Dorky finish photo

For the record, Jeff crushed it.  He also finished with a personal best and truly enjoyed being out there.  On the car ride home he told me he smiled the enter time.  No joke.  He admittedly had as much fun, maybe more so, than me.  It just goes to show that regardless of what kind of runner you are, running in general, along with the moods it can stir and the experiences that it provides can be pretty damn powerful.  And not a day goes by where I don't stop and realize how lucky I am that I get to do it.  It's also worth nothing that Paul, that guy I chatted with during the race, finished 2nd overall with a 1:25.  The guy who beat him was 32 years old.  On top of that, I came in 5th overall behind Paul, the winner and two other guys who were both in their twenties.  So, yea.  At this point I'm feeling pretty good about the fact that I'm a seasoned runner at age 43.  And that my goals, which I know are lofty, area still very within reach.  I'm excited, inspired and ready to rock.  Thank you, running.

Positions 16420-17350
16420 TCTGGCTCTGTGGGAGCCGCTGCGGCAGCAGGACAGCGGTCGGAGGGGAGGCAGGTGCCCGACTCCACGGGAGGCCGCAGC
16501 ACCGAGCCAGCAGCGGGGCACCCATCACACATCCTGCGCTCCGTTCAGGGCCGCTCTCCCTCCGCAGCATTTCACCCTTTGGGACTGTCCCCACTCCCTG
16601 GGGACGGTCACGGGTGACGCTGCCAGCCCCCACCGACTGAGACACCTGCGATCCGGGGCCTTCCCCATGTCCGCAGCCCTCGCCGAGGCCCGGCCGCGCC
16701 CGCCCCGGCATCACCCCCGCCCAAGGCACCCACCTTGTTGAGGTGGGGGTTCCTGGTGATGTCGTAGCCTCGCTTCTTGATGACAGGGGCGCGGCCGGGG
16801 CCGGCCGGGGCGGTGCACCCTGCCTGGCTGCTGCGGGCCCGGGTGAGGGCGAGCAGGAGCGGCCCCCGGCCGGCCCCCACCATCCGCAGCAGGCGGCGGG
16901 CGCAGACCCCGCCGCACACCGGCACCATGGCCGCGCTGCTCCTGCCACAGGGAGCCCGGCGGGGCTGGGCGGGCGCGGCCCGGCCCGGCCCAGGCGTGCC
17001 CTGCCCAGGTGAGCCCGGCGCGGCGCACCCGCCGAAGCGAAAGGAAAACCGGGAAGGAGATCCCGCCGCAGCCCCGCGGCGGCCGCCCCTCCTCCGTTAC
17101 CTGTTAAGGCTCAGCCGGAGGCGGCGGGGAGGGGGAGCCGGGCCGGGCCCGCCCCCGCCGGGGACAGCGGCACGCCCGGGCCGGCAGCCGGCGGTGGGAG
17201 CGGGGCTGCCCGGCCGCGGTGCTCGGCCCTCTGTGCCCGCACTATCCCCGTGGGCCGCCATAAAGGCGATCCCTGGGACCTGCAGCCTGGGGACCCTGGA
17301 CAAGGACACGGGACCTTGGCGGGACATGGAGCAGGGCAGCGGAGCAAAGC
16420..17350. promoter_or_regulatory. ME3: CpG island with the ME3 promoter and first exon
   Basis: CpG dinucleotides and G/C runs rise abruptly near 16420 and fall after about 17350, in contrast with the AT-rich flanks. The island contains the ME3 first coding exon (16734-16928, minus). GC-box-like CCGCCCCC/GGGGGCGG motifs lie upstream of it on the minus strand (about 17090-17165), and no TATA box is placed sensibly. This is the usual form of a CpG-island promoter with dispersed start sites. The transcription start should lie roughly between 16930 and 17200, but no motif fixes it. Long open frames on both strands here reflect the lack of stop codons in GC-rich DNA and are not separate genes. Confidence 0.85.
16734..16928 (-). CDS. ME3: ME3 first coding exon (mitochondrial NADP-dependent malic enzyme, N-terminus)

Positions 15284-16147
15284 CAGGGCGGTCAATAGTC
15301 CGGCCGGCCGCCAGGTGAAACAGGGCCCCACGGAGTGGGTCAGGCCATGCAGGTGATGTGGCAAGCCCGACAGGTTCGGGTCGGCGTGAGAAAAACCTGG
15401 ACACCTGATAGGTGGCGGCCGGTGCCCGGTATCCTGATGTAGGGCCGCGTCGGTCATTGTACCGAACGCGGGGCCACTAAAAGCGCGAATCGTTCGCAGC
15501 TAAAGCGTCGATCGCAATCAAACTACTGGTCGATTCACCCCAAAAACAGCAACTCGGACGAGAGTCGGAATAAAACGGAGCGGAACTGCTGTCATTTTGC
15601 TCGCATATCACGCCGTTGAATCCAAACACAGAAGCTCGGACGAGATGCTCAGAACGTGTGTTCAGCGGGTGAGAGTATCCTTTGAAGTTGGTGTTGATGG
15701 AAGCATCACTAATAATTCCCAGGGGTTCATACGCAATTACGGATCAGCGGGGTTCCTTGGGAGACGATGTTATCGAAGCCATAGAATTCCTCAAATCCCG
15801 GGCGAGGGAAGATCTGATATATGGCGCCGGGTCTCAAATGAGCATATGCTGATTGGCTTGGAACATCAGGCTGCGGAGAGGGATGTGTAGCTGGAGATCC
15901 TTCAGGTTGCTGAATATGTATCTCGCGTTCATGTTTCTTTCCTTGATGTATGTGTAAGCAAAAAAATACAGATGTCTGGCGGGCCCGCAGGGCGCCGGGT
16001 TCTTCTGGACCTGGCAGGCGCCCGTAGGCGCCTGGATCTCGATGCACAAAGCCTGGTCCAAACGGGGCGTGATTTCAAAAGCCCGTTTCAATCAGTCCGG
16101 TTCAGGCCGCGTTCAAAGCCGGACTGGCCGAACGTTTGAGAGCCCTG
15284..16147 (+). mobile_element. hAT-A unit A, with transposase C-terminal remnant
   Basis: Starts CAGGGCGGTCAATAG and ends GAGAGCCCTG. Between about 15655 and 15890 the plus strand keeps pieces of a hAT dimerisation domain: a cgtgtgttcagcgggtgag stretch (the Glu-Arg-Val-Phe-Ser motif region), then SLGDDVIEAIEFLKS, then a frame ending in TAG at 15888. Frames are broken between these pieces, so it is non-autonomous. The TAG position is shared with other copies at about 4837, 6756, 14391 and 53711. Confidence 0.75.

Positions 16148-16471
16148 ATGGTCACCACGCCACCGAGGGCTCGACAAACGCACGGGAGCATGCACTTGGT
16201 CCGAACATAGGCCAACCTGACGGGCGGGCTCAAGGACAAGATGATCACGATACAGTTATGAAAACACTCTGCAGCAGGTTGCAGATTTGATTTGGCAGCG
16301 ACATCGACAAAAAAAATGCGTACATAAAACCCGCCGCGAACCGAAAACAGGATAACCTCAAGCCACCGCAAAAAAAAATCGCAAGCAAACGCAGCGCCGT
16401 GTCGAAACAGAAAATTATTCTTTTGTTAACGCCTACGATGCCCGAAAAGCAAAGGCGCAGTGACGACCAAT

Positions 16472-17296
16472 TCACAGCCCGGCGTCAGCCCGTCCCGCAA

Listen to this:
Get Lost by Bearson (feat. Ashe)


  1. Congrats on your PR! My half PR comes from similar circumstances. I guess the trick is to not care so much but it's almost impossible to do! I'm so happy that you had a good race!

  2. What a great story. Congrats on having such a good time (pun intended).